I had the pleasure of delivering the opening keynote at the Agile Software Architecture Symposium that took place in The Netherlands last week. My talk was called "Agility and the essence of software architecture" and the slides are available to view online.
My keynote at the conference last year primarily focussed on the perceived conflict between software architecture and agile approaches, specifically related to the role of software architects and how much up front thinking should be done when undertaking a software project. This year I focussed more on what agility means, how to create a software architecture than is "agile" and some of the practices that support this. I finished by sharing my experience of how teams can influence change by introducing, or sometimes reintroducing, these practices.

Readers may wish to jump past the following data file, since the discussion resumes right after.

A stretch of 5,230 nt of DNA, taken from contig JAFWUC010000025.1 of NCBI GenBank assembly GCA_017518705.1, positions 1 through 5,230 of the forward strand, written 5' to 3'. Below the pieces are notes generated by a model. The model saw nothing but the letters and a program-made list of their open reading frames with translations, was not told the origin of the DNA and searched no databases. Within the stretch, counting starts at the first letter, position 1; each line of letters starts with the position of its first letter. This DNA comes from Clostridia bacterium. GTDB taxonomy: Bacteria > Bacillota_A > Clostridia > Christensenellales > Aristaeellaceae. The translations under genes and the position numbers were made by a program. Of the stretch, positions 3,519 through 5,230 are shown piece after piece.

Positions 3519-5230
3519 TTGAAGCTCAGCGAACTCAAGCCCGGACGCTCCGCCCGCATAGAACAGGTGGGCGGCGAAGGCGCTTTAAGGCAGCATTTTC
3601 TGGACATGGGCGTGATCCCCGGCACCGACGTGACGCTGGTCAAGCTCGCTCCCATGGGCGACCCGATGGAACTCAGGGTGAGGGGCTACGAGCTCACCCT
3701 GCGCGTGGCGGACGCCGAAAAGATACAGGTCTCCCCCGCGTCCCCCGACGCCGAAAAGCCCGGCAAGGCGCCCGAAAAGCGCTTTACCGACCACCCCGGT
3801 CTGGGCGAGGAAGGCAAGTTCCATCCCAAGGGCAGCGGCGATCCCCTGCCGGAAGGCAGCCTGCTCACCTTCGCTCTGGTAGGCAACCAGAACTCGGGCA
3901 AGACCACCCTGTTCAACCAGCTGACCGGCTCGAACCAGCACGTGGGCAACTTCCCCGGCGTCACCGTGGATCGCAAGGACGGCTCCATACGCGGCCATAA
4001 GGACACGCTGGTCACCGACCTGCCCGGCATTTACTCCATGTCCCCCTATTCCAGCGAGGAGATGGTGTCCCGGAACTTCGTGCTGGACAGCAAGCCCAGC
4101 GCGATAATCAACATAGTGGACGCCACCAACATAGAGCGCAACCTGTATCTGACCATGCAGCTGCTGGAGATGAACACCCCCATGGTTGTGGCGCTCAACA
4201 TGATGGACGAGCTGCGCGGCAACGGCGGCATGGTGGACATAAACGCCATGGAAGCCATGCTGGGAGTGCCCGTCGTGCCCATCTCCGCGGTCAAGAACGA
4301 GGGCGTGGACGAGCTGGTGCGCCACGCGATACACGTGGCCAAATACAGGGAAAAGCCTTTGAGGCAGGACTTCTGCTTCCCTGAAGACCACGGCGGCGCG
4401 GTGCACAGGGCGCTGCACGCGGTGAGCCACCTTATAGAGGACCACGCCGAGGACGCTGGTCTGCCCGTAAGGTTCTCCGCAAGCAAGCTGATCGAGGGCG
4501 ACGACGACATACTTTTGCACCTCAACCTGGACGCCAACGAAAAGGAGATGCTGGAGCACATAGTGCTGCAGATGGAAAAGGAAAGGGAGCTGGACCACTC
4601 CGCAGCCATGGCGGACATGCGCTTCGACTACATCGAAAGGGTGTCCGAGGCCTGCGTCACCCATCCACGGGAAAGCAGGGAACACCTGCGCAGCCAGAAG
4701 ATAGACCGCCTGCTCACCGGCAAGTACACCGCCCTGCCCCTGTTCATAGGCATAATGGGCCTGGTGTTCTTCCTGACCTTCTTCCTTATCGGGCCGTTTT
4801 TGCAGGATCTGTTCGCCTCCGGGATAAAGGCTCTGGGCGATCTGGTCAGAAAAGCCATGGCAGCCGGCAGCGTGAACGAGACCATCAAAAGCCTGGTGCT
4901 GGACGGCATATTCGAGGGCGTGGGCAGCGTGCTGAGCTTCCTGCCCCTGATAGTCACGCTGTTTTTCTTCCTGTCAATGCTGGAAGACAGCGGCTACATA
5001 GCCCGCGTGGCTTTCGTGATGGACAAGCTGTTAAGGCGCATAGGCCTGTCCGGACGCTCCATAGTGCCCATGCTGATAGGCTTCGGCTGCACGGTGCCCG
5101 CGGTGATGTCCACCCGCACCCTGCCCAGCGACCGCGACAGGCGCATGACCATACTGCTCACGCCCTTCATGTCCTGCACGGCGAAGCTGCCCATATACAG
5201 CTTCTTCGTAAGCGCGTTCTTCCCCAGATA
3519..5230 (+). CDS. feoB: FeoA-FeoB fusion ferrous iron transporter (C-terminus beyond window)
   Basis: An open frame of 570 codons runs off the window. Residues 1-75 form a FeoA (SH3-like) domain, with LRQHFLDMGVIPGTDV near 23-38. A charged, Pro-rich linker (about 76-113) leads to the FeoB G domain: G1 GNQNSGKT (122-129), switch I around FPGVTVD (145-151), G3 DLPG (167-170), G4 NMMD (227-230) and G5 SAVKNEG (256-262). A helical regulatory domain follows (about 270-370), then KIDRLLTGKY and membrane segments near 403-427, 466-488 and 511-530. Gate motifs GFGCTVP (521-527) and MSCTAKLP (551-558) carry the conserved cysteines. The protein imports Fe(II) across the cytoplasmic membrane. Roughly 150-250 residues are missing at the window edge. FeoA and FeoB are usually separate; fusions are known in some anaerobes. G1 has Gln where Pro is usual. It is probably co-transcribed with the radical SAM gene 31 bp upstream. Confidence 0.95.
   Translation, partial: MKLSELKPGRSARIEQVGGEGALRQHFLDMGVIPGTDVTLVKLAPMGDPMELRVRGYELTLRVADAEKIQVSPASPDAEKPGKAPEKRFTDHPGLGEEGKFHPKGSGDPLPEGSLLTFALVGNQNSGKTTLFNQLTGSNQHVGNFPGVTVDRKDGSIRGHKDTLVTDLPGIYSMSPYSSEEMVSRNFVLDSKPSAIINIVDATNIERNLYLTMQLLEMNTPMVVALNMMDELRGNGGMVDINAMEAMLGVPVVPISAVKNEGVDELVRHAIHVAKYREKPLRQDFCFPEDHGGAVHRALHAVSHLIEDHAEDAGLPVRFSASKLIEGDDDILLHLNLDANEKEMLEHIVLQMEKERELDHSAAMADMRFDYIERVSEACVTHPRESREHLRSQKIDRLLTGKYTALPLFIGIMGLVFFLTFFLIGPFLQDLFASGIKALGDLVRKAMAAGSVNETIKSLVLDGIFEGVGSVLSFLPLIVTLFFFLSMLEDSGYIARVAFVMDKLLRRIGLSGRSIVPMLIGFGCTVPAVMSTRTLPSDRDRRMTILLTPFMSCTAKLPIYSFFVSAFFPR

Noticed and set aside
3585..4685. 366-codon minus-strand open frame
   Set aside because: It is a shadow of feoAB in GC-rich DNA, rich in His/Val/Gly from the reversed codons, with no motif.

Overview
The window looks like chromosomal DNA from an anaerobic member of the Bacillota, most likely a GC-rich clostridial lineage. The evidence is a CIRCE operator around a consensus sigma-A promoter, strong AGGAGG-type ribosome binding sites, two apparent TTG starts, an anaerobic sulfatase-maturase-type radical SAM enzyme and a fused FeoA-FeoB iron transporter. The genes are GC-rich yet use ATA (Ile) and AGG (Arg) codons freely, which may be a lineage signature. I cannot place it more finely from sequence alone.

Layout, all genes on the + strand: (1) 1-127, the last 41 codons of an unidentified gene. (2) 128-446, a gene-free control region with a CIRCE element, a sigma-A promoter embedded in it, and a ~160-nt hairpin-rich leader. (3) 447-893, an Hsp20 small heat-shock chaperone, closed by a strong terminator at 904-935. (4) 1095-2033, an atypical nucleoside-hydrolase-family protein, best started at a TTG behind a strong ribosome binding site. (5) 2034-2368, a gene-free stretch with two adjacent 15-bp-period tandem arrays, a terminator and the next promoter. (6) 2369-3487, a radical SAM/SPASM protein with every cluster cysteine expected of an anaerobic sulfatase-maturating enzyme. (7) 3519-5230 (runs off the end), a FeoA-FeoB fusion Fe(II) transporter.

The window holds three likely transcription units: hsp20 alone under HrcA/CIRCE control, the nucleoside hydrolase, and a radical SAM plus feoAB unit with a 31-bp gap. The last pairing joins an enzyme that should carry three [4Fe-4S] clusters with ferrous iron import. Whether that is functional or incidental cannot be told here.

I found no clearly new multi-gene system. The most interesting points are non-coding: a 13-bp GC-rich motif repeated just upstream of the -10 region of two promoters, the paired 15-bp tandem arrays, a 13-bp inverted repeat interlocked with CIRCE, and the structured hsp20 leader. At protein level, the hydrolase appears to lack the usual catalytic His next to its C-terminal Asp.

Simon is an independent software development consultant specialising in software architecture; specifically technical leadership, communication and lightweight, pragmatic approaches to software architecture. He is the author of two books about software architecture; Software Architecture for Developers (a developer-friendly guide to software architecture, technical leadership and the balance with agility) and The Art of Visualising Software Architecture (a guide to communicating software architecture with sketches, diagrams and the C4 model). Simon lives in Jersey (the largest of the Channel Islands) and regularly speaks to audiences around the world. You can find Simon on Twitter at @simonbrown.